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Video Game Heroines of 2015: Finally, We Have 9 of Them


Time for an unsurprising announcement, everybody: I really like when a video game lets me play as a female character. It’s also cool if the game makes her out to be a compelling person and revolves around her unique experiences—but even if a game doesn’t have much of a story going for it, simply getting to inhabit a fictional female body always feels like I’m getting away with something—in a good way! Even in this day and age, there are still not that many games that do this, although there are a lot more than there used to be. Here are a few of my favorite examples from 2015.

Final Fantasy Type-0

This game got lost in the shuffle a bit, perhaps because it’s got a somewhat clumsy story and a lot of grind-heavy RPG baggage, but I enjoyed it. It follows a group of cute and magical high schoolers, and that’s the sort of thing that I tend to find fun, even if it requires me to slog through fighting several slimes. If I had to choose my favorite character of the whole kaboodle, I’d say Dr. Arecia Al-Rashia, but you don’t get to play as her, so she doesn’t fit my list criteria. Of the numerous playable characters in-game—all fourteen of them—I’d have to go with Seven, the “Big Sis” archetype. (They’re pretty much all archetypes; there are fourteen of them, so they had to turn out a few narrative shortcuts.)


(image via Digital Trends)

Tales From the Borderlands

Telltale’s adventure-focused spin on the Borderlands franchise also didn’t get as much love as it deserved this year, which is a real shame, considering how many amazing heroines had a chance to shine in it. The game predominantly follows the adventures of Rhys and Fiona, the latter of whom is a con artist and a stubborn thief. She’s an anti-heroine who fits right into the world of Borderlands—a world that’s already stacked with weird stories and unexpected heroes. I didn’t really care about the love story that unfolds between our heroes Rhys and Fiona; I mostly cared about Fiona. She’s great.


(image via Tumblr)

Life Is Strange

Life Is Strange resonated with a lot of people. Unfortunately, I am not one of those people, but I do realize I’m an outlier. At its worst, the game feels to me like emotionally exploitative glurge. At its best, it comes off as a tale of teens seen through the eyes of a distant dad. It’s still a game about stories that we rarely see told—but I would be interested to see how this game would’ve turned out if at least one of the people on the writing team had any personal experience with being a teenage girl.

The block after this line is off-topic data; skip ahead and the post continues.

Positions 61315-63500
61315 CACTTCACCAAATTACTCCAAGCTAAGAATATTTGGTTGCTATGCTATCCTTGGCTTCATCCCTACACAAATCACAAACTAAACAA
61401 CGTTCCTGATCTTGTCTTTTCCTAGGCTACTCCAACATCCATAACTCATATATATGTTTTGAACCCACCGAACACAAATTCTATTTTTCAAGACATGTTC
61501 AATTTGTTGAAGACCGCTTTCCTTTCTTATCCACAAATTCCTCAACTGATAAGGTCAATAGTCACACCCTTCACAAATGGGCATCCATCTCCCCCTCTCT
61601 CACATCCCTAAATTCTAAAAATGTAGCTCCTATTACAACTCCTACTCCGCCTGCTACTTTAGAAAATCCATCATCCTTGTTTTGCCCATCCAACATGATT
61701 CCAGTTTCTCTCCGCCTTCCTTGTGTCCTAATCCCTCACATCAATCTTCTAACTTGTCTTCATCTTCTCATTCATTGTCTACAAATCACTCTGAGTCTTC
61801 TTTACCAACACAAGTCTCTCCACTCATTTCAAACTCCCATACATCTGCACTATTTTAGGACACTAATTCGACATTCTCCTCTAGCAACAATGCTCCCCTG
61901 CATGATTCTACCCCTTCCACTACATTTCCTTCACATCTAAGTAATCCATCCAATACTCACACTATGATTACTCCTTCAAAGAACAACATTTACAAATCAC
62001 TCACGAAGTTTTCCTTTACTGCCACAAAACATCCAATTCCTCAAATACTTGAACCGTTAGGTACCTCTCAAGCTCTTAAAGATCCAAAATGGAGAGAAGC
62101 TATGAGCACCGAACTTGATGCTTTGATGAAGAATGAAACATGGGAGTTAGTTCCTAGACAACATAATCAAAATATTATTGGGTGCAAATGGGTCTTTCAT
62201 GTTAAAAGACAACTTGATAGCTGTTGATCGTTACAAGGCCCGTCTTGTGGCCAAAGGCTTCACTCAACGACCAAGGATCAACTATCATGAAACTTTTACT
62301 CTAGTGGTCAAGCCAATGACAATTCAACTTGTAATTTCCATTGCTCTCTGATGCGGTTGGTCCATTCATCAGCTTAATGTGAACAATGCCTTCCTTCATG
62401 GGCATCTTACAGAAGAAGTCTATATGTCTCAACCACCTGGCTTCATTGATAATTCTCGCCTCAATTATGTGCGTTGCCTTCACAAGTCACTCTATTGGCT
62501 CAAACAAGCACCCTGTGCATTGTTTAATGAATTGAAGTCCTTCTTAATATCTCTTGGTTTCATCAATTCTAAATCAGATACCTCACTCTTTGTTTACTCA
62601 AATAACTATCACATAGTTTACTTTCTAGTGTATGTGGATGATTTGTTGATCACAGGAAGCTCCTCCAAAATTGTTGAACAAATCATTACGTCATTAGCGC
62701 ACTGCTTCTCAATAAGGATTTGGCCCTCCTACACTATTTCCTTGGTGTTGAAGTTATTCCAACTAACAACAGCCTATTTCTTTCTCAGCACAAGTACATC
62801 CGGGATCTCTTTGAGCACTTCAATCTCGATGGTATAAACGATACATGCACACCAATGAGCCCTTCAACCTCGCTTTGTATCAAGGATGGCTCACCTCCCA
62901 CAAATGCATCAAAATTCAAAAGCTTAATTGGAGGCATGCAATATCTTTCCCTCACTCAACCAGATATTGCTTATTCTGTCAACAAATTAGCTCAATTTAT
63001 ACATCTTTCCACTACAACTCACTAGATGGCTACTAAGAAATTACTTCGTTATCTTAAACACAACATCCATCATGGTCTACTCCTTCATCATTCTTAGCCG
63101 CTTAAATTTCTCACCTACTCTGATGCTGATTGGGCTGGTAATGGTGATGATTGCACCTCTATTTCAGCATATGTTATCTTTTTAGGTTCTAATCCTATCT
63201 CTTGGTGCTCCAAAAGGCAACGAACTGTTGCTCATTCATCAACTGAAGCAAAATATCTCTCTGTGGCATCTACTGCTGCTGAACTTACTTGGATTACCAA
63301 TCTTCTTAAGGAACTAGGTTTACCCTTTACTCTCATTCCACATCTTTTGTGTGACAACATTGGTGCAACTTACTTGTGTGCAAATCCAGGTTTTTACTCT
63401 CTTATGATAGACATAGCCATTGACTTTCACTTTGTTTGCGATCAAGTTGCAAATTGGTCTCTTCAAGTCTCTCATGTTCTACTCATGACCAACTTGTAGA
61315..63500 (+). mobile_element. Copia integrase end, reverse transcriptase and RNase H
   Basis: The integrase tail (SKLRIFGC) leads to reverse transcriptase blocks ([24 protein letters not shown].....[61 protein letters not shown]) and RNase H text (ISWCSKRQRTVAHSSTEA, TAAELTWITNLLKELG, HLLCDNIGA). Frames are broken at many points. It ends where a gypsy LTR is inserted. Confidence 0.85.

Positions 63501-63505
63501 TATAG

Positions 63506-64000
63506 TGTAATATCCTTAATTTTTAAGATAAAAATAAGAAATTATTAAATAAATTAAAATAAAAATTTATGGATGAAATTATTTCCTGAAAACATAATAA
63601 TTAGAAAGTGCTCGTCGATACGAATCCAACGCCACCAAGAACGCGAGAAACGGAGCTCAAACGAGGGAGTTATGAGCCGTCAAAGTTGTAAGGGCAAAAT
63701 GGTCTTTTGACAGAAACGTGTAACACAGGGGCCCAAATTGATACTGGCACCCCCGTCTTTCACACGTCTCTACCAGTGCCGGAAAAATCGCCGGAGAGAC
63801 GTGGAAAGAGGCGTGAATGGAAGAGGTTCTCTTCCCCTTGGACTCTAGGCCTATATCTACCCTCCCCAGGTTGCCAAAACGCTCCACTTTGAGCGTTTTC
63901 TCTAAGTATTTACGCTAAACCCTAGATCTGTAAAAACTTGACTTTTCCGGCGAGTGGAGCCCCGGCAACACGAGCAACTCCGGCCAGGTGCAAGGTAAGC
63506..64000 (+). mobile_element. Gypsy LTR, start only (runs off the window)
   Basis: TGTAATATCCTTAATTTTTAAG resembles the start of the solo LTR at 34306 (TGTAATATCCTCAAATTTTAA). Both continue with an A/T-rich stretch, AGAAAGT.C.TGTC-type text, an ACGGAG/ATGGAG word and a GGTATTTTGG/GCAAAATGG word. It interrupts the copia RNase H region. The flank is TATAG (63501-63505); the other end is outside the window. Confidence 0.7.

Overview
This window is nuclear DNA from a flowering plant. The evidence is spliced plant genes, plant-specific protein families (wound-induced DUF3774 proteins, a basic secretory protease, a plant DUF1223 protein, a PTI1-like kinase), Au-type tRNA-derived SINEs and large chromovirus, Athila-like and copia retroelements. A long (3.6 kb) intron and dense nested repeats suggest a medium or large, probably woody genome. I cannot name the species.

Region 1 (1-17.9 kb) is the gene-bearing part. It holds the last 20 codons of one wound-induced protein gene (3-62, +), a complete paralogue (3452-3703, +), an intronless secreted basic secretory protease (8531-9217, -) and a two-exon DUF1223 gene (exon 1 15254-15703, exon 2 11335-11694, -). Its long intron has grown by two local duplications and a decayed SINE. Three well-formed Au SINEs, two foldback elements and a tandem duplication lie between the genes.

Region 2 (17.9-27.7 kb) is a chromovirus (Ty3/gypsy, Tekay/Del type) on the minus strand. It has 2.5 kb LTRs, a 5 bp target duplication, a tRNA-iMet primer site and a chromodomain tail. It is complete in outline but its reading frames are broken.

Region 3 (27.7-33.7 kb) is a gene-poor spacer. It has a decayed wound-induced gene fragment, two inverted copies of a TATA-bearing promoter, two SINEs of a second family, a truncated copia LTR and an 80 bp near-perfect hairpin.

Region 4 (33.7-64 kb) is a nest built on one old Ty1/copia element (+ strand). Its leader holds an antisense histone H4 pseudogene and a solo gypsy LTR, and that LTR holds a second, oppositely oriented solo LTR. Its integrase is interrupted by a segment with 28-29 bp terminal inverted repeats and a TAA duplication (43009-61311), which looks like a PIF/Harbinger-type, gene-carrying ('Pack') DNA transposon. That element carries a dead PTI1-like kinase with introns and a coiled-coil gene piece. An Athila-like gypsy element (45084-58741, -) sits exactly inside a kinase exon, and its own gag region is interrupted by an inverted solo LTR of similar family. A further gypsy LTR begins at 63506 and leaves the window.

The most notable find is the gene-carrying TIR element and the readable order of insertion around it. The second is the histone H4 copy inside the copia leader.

All that said, the fact that I got to play the game as Max Caulfield—a self-absorbed but endearing teen photographer who, in her smarter moments, reminded me distantly of myself as a youngster—saved the experience for me. If Max Caulfield had been replaced by a scruffy teenage guy video game protagonist (like, say, the hero of InFAMOUS), I doubt I would’ve made it past episode one! At least this game has occasional gratifying moments that allowed me to feel like I could understand how its heroine felt. I only wish that those moments hadn’t been quite so rare.


(image via The Verge)


Remember a moment ago, when I said I wanted to see a game about what it’s really like to be a teenage girl? Nina Freeman made that game. Cibele follows her own experiences with having loved and lost as a young girl playing online games. It’s a discomfiting, stirring, and poignant story that’s semi-autobiographical and disturbingly relatable for anyone who grew up playing games and meeting strangers online. It only lasts an hour or two, and the story’s pretty simple—but the art is in the telling.


(image via IB Times)


Tale of Tales closed down in 2015, in part because the team saw their game Sunset as a commercial failure. I can’t speak to the financial aspect, but as a critic, I do think a lot of folks failed to “get” this game—including me, perhaps. The game feels intentionally alienating, and I think that’s part of its charm. You inhabit the role of a housekeeper in Latin America; it’s the ’70s, and you’re tasked with cleaning up after a man who lives in a mansion and experiences a life that’s quite unfamiliar to the heroine. She never meets this man directly, but there are some ways to communicate with him if desired. It’s a game about feeling lonely and out of place, and it’s also a game that’s infused with a sense of uncomfortableness. It’s not the sort of game that I would ever expect to receive wide commercial appeal, but I did expect it to get a lot more critical attention than it did. Perhaps it was just too far outside the breadth of what modern game critics can imagine.